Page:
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A federal jury has convicted a Buena Park doctor for participating in a health care fraud scheme involving unnecessary procedures and prescriptions that led to Medicare paying out nearly $3 million on fraudulent claims for durable medical equipment and nutritional supplies.

Following a five-day trial, Dr. Augustus Ohemeng, 62, was found guilty of six counts health care fraud.

While serving as medical director at Pacific Clinic in Long Beach, Ohemeng and others recruited Medicare patients and billed the national healthcare program for office visits that typically included unnecessary tests and procedures. The evidence presented at trial showed that Ohemeng also generated fraudulent prescriptions for medical equipment, power wheel chairs and enteral nutritional supplies, prescriptions that were sold to medical supply companies that used the fraudulent documents to bill Medicare for millions of dollars of unnecessary and undelivered medical supplies. “Nearly all, if not all, of the wheelchair prescriptions Ohemeng and [George Tarryk, another doctor who worked at Pacific Clinic] signed were written for people who could walk,” according to court documents.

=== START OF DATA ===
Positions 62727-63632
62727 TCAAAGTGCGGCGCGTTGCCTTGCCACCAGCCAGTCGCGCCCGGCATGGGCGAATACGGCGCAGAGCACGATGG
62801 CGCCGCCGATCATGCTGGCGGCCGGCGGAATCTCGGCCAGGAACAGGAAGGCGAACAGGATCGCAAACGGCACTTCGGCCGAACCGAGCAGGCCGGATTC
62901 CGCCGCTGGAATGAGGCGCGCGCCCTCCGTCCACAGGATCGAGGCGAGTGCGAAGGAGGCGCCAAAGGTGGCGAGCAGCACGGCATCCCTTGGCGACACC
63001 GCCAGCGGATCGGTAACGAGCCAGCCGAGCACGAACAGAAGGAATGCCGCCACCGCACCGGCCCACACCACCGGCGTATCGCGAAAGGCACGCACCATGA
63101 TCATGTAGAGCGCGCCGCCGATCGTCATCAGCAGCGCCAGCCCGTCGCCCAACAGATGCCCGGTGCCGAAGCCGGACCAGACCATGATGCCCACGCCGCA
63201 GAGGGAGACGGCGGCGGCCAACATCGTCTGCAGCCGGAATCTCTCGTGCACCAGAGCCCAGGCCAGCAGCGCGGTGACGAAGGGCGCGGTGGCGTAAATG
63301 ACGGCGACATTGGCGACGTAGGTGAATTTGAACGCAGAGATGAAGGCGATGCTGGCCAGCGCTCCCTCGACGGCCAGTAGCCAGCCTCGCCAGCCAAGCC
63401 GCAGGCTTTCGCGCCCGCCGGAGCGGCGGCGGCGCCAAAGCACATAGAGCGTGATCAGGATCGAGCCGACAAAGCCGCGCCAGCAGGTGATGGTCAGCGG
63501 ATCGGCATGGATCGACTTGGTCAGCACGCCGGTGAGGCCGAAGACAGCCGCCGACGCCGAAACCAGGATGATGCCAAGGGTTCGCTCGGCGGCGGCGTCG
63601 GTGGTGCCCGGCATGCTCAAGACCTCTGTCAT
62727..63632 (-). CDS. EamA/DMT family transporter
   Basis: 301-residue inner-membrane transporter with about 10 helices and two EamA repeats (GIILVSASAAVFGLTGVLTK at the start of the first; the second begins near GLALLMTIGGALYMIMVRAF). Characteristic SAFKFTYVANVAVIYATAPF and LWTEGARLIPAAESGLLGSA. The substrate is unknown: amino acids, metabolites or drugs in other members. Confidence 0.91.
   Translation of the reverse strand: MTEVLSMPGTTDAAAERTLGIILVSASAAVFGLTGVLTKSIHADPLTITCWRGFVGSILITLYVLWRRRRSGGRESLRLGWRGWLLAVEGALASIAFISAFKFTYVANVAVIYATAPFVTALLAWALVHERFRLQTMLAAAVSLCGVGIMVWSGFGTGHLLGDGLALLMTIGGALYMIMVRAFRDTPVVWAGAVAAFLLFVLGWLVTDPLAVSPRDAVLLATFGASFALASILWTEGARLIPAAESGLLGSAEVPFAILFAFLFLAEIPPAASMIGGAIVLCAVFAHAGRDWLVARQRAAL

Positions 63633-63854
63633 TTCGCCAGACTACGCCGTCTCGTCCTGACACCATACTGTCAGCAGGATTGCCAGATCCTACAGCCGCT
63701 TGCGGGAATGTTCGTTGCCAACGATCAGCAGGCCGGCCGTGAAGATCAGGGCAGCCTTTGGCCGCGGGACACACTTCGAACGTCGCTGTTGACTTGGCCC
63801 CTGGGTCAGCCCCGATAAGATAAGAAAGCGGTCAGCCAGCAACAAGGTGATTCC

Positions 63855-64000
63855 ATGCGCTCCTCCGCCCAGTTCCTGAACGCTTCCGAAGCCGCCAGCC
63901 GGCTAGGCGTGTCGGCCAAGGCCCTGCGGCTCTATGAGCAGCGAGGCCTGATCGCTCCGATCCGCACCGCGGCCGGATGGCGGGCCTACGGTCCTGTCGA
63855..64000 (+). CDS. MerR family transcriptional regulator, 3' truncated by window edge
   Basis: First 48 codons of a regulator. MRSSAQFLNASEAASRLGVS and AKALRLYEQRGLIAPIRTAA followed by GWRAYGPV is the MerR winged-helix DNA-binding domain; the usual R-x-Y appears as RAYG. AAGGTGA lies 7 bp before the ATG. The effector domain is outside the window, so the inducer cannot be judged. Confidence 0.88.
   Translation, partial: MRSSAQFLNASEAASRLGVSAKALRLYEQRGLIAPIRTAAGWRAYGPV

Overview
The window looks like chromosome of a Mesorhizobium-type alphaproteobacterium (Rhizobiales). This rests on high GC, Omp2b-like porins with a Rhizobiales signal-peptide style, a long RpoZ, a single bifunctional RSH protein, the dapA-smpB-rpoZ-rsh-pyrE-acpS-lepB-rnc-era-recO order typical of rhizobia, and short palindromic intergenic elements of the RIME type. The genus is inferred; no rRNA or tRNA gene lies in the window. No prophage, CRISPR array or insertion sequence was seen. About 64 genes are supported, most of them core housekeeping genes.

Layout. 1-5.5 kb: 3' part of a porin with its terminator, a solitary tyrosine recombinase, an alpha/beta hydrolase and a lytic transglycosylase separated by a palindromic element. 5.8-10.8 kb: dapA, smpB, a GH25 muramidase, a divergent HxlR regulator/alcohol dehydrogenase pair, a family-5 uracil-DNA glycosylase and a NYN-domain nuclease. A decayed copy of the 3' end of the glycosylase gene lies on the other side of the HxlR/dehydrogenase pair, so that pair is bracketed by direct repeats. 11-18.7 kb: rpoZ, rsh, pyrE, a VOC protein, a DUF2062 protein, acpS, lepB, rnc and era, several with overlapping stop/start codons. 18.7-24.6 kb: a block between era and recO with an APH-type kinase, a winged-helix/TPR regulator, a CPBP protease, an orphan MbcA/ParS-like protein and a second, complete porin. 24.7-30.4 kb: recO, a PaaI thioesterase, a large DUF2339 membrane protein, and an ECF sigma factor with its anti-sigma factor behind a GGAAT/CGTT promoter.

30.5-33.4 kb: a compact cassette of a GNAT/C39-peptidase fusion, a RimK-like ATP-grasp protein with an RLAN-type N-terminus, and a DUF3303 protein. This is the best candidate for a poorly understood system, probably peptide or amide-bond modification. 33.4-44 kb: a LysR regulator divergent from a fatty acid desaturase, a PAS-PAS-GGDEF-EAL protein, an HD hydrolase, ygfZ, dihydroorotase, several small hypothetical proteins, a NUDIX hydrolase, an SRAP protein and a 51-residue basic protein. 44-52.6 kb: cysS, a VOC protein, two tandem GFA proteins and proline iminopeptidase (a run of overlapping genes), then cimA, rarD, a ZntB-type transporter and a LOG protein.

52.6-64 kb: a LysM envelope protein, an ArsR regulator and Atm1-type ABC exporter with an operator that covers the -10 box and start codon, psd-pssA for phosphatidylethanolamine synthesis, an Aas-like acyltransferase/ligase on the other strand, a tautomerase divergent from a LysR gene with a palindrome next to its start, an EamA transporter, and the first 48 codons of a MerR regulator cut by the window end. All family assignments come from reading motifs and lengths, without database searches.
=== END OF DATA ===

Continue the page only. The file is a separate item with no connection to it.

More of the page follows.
Over the course of four years, Ohemeng signed hundreds of these fraudulent prescriptions, many of which were blank so his office manager could fill in the details.

As a result of the fraudulent conduct involving Ohemeng and his co-conspirators, which took place from February 2005 through September 2009, $5.6 million in fraudulent claims were submitted to Medicare, which paid approximately $2.97 million.

As a result of the guilty verdicts, Ohemeng faces a maximum statutory sentence of 60 years in federal prison when he is sentenced on June 17 by United States District Judge Christina A. Snyder.

Ohemeng was among 10 defendants – including two doctors and a nurse – who were charged as a result of an investigation into Pacific Clinic, Ivy Medical Supply in Anaheim and Santos Medical Supply in South Los Angeles. All 10 defendants, including the owner of Ivy Medical Supply, have now been convicted, either as the result of guilty pleas or jury verdicts.

The investigation in this case was conducted by the Federal Bureau of Investigations and the Office of Inspector General for the U.S. Department of Health and Human Services.